According to state Rep. Kevin Levitas, D-Atlanta, who sponsored the proposed amendment and related legislation, the change will bring jobs.

“It will make Georgia more economically competitive by bringing our laws into line with our surrounding states,” Levitas said, pointing out that the House and Senate passed the proposal by large margins.

Legislators have already passed a new law that will take effect as soon as voters agree to change the constitution. That new law gives noncompete clauses considerably more bite.

Current state law — rendered void by its constitutional problems — at least gave some protection to workers who were fired for no fault of their own. That made sense: Getting fired or laid off is bad enough; getting laid off and told that by law you can’t get a new job in your career field for two or three years is really rubbing it in.

The new law contains no such safeguard.

The previous law also limited the geographic area in which a noncompete clause could be enforced. The new law contains no such limit, meaning a noncompete contract could conceivably be enforced nationally.

For some, those changes might be worthwhile if they bring jobs to Georgia. But research suggests the opposite.

The classic case study compares Massachusetts, which allows strict noncompete contracts, and California, which bars them. At one point, the two states boasted comparable high-tech industries, but California’s Silicon Valley quickly outgrew Boston’s Route 128.

Why? Well, California allowed workers to form new, more nimble companies, creating competition, while Massachusetts protected existing firms at the expense of innovation.

A 2009 study by the Harvard School of Business focused on Michigan, which in 1985 passed a law much like that now on the Georgia ballot. By tracking patents, the study found that job mobility for inventors in Michigan fell significantly once the law changed.

“States that continue to allow widespread use of such agreements as a way to protect established firms may instead be inadvertently creating a ‘brain drain’ of the very workers needed to create and build successful new firms,” the Harvard study warns.

As an aside, that study also notes the first known legal case involving a noncompete contract. In 1414, a clothing dyer filed suit trying to bar a former employee from working in the same town for six months. The suit “was met with disdain from the judge, who threatened the plaintiff himself with jail time for having sought to restrict a citizen from practicing his trade,” the study reports.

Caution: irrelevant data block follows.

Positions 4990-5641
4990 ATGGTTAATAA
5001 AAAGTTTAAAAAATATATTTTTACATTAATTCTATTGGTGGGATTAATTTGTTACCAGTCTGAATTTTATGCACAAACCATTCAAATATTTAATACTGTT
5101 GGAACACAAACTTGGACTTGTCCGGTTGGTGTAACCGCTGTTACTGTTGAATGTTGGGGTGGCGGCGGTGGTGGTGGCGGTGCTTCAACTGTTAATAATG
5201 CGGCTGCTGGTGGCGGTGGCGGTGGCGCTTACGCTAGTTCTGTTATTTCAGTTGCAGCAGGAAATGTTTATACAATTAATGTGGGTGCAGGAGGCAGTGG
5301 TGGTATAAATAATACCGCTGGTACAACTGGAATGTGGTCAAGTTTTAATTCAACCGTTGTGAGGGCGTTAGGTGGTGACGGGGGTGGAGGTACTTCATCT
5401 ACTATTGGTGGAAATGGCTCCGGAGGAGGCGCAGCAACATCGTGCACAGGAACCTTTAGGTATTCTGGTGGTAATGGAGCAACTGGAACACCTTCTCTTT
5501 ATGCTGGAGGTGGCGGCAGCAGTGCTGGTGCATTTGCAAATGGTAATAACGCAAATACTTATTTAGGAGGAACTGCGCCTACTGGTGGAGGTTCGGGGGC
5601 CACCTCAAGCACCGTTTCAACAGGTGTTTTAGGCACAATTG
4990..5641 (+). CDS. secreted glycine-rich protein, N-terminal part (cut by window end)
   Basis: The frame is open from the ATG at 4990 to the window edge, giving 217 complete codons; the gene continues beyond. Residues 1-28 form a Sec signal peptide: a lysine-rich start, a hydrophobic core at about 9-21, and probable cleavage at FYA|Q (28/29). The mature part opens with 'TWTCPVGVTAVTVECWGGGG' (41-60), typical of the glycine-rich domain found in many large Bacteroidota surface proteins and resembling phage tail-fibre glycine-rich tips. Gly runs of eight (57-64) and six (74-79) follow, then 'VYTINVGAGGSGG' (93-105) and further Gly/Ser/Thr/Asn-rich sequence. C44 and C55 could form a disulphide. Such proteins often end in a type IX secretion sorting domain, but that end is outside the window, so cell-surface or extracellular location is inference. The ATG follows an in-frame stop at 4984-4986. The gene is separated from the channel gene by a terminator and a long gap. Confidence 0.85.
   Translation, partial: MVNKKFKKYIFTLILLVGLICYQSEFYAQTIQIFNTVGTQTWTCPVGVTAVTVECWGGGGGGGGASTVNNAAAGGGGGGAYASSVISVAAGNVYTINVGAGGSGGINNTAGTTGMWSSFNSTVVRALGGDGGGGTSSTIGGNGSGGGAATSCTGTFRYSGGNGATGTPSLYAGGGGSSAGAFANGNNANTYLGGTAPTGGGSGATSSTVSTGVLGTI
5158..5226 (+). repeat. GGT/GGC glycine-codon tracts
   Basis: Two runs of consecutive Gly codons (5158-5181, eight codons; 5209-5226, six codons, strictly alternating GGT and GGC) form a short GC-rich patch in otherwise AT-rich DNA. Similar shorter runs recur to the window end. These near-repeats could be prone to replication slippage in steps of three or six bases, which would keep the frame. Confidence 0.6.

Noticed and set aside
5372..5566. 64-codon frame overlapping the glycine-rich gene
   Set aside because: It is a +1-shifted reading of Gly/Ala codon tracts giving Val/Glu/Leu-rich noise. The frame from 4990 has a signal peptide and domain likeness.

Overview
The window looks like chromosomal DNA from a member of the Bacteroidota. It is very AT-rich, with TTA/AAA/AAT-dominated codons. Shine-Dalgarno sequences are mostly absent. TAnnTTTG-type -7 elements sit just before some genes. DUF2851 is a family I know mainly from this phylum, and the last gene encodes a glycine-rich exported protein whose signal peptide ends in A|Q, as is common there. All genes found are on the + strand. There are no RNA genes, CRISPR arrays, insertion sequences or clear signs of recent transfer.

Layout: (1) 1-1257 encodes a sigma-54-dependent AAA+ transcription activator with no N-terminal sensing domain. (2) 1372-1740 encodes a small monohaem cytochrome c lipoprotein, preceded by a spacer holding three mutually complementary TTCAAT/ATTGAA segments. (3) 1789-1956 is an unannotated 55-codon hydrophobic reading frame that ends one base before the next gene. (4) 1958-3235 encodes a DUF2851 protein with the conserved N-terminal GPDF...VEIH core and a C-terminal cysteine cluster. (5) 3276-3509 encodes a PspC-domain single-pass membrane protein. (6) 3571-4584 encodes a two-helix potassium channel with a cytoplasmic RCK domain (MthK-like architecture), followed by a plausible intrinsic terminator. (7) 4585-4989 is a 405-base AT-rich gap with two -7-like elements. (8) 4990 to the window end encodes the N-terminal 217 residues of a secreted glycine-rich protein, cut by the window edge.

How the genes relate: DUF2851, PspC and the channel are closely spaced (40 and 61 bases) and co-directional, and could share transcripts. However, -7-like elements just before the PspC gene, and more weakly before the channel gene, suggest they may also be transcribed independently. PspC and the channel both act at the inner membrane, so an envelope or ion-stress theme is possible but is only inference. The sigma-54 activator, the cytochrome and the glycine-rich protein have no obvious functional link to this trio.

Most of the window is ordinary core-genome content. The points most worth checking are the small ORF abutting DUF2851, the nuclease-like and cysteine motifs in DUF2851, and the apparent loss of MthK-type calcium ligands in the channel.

I think that judge had it right.


Saturday, October 09, 2010

Obama: With so many suffering, billionaires and millionaires shouldn’t whine

4:53 pm September 20, 2010, by Jay

Good for Obama.

In a sometimes painful townhall session broadcast live on CNBC, the president took questions from Americans concerned about the economy and their own futures. The fear and anguish of at least a couple of questioners was palpable, and for the most part Obama didn’t try to sugarcoat what they and the country face.

At one point, however, a hedge fund manager stepped to the microphone to complain on behalf of Wall Street that the financial community was tired of being treated like a pinata. In his response, Obama pointed out that last year, the top 25 hedge fund managers earned an average of a billion dollars apiece. A billion bucks apiece. And he also suggested that a bit of perspective might be in order.

“Now, you know, I have been amused over the last couple years, this sense of somehow me beating up on Wall Street. I think most folks on Main Street feel like they got beat up on. I’ll be honest with you. There’s probably — there’s a big chunk of the country that thinks that I have been too soft on Wall Street. That’s probably the majority, not the minority…. It’s a two-way street. If you’re making a billion dollars a year after a very bad financial crisis where 8 million people lost their jobs and small businesses can’t get loans, then you shouldn’t feel put upon.”

At that point, the CNBC moderator jumped in to note that in the cover story in Forbes magazine, Obama is described as having an “anti-colonial attitude” toward business and that Steve Schwarzman, a prominent hedge-fund manager, had likened Obama’s proposed tax treatment of hedge-fund earnings as “a war … it’s like when Hitler invaded Poland in 1939.”

Obama responded by pointing out that the hedge fund manager and his colleagues are paying a tax rate of 15 percent on what they earn, which is a considerably lower rate than their secretaries have to pay.

“The notion that somehow, me saying ‘Maybe you should be taxed more like your secretary, when you’re pulling home a billion dollars or a hundred million a year,’ I don’t think is me being extremist or anti-business,” Obama said. (See video excerpts below.)

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TARP Bailout to Cost Less Than Once Anticipated

Published: September 30, 2010

WASHINGTON — Even as voters rage and candidates put up ads against government bailouts, the reviled mother of them all — the $700 billion lifeline to banks, insurance and auto companies — will expire after Sunday at a fraction of that cost, and could conceivably earn taxpayers a profit.